Grit: a Key Factor in Achievement
Last week, we learned that character strengths are key factors for achievement. We will take a closer look at several character strengths during the next few posts. We start with grit, the perseverance and passion toward long-term goals.
In a TED Talk, Angela L. Duckworth from the University of Pennsylvania explains how she came to study grit and what she and other researchers have found out about its effects.
The key message is that being really good at any discipline requires a lot of effort. There is no domain of expertise where world class performers have put in fewer than ten years of consistent deliberate practice. This is also what researcher K. Anders Ericsson from Florida State University found. Even people that are widely recognised as geniuses like Mozart had invested about 10,000 hours of deliberate practice before being outstanding at their discipline – a fact that also Malcolm Gladwell reports in his book “Outliers”. Dr. Duckworth even found that those who outperform others are often not the most talented ones, but the ones with the most grit, the ones that did not give up in the face of obstacles but instead showed sustained passion and perseverance.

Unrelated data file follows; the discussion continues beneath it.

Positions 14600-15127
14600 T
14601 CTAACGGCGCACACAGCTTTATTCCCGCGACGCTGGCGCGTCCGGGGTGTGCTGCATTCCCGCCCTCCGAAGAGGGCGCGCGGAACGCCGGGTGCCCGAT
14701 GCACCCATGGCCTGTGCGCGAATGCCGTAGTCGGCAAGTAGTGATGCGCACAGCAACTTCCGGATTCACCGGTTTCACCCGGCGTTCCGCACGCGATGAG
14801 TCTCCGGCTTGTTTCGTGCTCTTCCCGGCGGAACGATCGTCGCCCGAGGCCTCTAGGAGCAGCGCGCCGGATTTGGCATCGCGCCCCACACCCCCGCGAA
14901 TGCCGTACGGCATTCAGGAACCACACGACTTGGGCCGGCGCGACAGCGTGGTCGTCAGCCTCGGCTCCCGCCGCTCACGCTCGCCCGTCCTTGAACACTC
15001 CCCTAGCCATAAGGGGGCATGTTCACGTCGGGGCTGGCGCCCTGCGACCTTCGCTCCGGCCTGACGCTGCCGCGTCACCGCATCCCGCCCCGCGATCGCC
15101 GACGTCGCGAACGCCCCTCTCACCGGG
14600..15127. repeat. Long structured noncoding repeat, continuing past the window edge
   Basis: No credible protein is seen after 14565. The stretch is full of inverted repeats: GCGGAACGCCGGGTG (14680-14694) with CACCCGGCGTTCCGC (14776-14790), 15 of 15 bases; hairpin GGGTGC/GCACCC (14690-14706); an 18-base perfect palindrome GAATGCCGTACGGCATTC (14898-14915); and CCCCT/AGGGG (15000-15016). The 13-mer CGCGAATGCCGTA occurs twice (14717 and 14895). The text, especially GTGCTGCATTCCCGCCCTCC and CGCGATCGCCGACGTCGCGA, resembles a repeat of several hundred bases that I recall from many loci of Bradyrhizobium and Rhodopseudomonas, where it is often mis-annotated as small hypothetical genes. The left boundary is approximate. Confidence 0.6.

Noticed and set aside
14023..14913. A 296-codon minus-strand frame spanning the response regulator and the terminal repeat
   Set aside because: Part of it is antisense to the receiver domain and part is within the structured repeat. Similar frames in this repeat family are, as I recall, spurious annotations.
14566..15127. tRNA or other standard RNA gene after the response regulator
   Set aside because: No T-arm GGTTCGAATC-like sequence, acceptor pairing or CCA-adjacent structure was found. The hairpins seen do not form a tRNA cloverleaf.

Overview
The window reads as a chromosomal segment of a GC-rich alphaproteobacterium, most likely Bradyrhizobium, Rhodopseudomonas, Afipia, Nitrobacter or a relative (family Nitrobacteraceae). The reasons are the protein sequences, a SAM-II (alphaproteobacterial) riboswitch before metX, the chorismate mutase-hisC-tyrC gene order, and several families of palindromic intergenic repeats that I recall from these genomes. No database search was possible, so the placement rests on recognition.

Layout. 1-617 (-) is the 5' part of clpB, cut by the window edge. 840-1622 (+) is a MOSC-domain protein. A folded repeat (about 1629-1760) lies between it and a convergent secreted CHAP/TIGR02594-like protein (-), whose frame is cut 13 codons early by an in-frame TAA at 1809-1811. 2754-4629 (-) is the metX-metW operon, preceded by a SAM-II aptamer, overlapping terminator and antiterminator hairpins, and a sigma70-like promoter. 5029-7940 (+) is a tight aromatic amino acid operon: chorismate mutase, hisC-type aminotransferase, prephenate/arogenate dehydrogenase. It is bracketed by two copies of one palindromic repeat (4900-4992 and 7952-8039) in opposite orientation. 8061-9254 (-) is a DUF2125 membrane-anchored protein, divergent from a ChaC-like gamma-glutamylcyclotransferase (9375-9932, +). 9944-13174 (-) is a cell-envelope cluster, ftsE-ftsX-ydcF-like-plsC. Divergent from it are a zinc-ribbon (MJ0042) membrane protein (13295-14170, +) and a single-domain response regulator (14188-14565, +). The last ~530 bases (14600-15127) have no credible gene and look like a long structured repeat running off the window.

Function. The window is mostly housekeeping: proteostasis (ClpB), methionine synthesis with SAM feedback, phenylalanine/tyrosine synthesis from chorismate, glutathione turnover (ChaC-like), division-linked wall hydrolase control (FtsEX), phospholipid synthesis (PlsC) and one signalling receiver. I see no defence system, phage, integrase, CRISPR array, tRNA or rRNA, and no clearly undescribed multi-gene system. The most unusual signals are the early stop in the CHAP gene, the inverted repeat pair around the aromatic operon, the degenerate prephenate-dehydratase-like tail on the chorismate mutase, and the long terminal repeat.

Thus, the good news is: We can be extremely good even at things we are not extremely talented for. The bad news is: It requires extreme passion, perseverance and stamina, and it requires going out of one’s comfort zone in working on one’s weaknesses. And it requires some patience because there are not quick outcomes. Be when we are gritty, we can get there.
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